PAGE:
Over the years, mothers have been advised not to immerse an infant in a tub for bathing until the cord has separated because it has been assumed that immersing the cord in water would promote infection, prevent drying and delay separation. Daily baths in the form of sponge baths are, however, common practice in many hospitals because they are considered infection control measures. A study comparing daily bathing with no bathing has shown no difference in umbilical cord colonization or infection between the groups, and that immersing the newborn in a tub is not harmful to the cord.60 However, the main issue here is thermal protection since bathing the newborn can induce hypothermia. The newborn should not be bathed before six hours after birth, or longer if possible, and measures should be taken to ensure that no heat loss occurs. Current recommendations direct that newborns should not be bathed routinely.
While there is general consensus that clean cord care decreases the risk of cord infection, the application of topical antimicrobials to the cord stump is more controversial. A 1997 systematic review of randomized controlled studies comparing different methods of cord care, was unable to conclude that application of topical antimicrobials is superior to just keeping the cord clean.61 Studies from developed countries show that in hospital nurseries, the use of an antiseptic on the stump significantly reduces umbilical colonization rates. However, as mentioned earlier, the effect of such agents in reducing cord infections is less clear. Since most infections with hospital-acquired bacteria occur after discharge from the hospital, it is important that the evaluation of regimens for umbilical disinfection should prospectively follow up the infants after discharge. Unfortunately very few studies have done this. Some non-randomized studies that have followed up infants suggest that applying antiseptics to the cord stump reduces staphylococcal infections in the nursery and after discharge.However, one randomized controlled study found no such effect.
According to available studies, chlorhexidine, tincture of iodine, povidone-iodine, silver sulphadiazine and triple dye appear to be of most value in controlling umbilical colonization in hospital nurseries (see annex for more information on individual antimicrobials). Alcohol does not promote drying, is less effective against bacteria than other antimicrobials and delays cord separation. It is therefore not suitable either for cleaning or for routine application to the cord stump. While umbilical disinfection seems to be necessary in hospital nurseries to prevent the spread of bacteria, no studies indicate that this is needed in rooming-in babies or at home where clean cord care is practised.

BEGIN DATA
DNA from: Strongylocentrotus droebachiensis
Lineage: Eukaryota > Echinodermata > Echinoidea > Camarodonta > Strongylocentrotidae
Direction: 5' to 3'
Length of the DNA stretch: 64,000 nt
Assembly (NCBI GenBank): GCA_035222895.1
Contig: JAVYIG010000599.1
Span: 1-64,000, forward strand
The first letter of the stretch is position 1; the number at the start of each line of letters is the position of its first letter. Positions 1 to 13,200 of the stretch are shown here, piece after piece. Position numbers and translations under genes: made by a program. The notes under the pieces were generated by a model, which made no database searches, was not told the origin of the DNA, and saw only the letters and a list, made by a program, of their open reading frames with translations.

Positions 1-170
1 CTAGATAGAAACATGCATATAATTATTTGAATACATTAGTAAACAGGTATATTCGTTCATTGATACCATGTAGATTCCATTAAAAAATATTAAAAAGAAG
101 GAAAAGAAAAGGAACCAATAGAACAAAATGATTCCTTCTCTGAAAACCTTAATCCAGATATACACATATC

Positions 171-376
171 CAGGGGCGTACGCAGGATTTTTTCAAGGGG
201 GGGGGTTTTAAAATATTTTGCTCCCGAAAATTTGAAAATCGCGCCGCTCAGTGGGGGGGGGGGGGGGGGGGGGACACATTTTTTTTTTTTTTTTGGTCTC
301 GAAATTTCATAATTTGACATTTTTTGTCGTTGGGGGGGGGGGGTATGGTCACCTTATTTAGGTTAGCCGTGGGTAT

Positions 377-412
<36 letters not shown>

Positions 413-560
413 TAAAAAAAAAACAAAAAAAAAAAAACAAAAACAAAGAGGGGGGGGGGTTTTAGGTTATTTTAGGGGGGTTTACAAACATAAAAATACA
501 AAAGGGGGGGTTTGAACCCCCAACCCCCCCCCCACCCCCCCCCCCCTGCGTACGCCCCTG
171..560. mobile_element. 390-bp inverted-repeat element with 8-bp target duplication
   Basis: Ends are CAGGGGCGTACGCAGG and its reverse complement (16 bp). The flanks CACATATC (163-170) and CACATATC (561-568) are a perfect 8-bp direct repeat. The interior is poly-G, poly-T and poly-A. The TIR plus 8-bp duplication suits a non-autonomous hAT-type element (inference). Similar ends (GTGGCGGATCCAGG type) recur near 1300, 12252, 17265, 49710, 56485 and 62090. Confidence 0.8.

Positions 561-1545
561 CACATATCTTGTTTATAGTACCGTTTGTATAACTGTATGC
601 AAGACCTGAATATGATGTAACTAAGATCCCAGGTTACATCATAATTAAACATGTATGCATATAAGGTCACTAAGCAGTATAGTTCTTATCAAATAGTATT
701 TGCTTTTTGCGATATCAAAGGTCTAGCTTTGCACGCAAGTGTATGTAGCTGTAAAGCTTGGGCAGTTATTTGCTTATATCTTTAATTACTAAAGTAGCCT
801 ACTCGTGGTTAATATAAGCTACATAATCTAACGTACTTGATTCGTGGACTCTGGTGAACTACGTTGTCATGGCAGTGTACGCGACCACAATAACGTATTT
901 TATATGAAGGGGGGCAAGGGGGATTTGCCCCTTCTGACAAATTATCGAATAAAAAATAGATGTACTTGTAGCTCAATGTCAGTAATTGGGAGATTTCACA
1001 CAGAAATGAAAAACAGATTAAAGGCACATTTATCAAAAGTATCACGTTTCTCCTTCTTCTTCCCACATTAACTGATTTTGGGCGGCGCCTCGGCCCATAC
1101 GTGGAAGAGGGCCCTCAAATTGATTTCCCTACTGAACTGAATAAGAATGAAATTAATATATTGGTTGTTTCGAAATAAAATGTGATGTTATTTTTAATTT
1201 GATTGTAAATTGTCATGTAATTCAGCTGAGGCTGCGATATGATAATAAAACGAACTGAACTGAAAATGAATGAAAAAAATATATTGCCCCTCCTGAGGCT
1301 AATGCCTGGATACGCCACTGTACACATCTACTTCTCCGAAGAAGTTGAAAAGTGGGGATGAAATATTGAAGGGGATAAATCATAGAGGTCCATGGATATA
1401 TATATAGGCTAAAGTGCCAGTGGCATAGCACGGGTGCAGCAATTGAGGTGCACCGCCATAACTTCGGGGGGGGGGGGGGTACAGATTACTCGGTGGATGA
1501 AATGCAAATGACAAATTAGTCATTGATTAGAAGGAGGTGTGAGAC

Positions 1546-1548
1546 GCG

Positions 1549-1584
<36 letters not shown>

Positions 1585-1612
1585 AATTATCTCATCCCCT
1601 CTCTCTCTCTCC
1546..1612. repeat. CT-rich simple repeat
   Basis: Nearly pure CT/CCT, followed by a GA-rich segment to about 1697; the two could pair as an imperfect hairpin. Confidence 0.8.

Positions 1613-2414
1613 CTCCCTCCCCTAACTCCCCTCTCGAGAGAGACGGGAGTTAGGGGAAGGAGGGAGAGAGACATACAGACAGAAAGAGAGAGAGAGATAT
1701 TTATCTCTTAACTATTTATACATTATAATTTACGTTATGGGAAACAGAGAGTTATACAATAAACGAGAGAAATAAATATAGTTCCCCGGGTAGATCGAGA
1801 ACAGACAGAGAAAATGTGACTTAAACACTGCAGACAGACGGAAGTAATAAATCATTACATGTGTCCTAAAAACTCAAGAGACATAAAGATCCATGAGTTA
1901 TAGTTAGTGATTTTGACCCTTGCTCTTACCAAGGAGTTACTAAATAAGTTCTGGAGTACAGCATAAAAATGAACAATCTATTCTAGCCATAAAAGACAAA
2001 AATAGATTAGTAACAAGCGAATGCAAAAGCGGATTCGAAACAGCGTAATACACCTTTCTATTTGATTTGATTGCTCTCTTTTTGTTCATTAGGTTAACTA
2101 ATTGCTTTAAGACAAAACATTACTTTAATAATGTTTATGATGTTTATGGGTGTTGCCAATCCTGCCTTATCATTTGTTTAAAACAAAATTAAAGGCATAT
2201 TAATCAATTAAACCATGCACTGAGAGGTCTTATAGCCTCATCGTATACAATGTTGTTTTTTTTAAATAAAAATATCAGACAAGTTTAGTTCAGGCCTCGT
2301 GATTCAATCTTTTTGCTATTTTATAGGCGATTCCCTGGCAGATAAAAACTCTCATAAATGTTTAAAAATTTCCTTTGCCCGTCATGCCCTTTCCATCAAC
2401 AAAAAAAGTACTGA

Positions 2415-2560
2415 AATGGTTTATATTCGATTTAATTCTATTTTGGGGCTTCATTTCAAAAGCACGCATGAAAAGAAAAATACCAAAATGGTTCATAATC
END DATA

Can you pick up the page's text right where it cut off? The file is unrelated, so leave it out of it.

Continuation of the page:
Studies have shown that antimicrobials prolong the time it takes the cord to separate. The clinical significance of this delay has not been studied, but it appears to be of no medical consequence. However, late separation of the cord is disliked by parents as it worries them and entails more home visits by midwives, thus increasing their workload and the cost of postnatal care.
Another disadvantage of using topical antimicrobials is increased cost. Depending on the products used, the cost of this intervention ranges from about US$ 0.38 to US$ 1.50 for each baby
There are very few studies of the effect that applying antimicrobials to the stump has on the incidence of cord infections in developing countries, either in institutions or at home.
A population-based study in rural parts of Pakistan, where mothers delivered at home under unclean conditions and where living areas are often in close proximity to animals and animal dung, found that the use of a topical antimicrobial on the cord stump at delivery and during the first few days after delivery was highly protective against neonatal tetanus as compared to applying nothing to the wound.
In conclusion, clean cord care practices should be the main focus of any clean delivery and cord care programme. There is not enough evidence to recommend the widespread use of topical antibiotics in developing countries. There is some evidence, however, that they are protective against neonatal tetanus when applied to the cord stump for the first few days. In some high risk areas, especially where the custom is to apply dangerous substances to the stump, it might therefore be useful to advise using a topical antimicrobial as a transitional measure to help wean the community away from harmful substances.The use of antiseptics for cord care at home gives rise to some concern, however. There is a danger that the solutions used could be expired, of inappropriate concentration or contaminated, and may be applied with an unsterile rag. Use of antiseptics at home, and the logistics of supply, therefore need close supervision.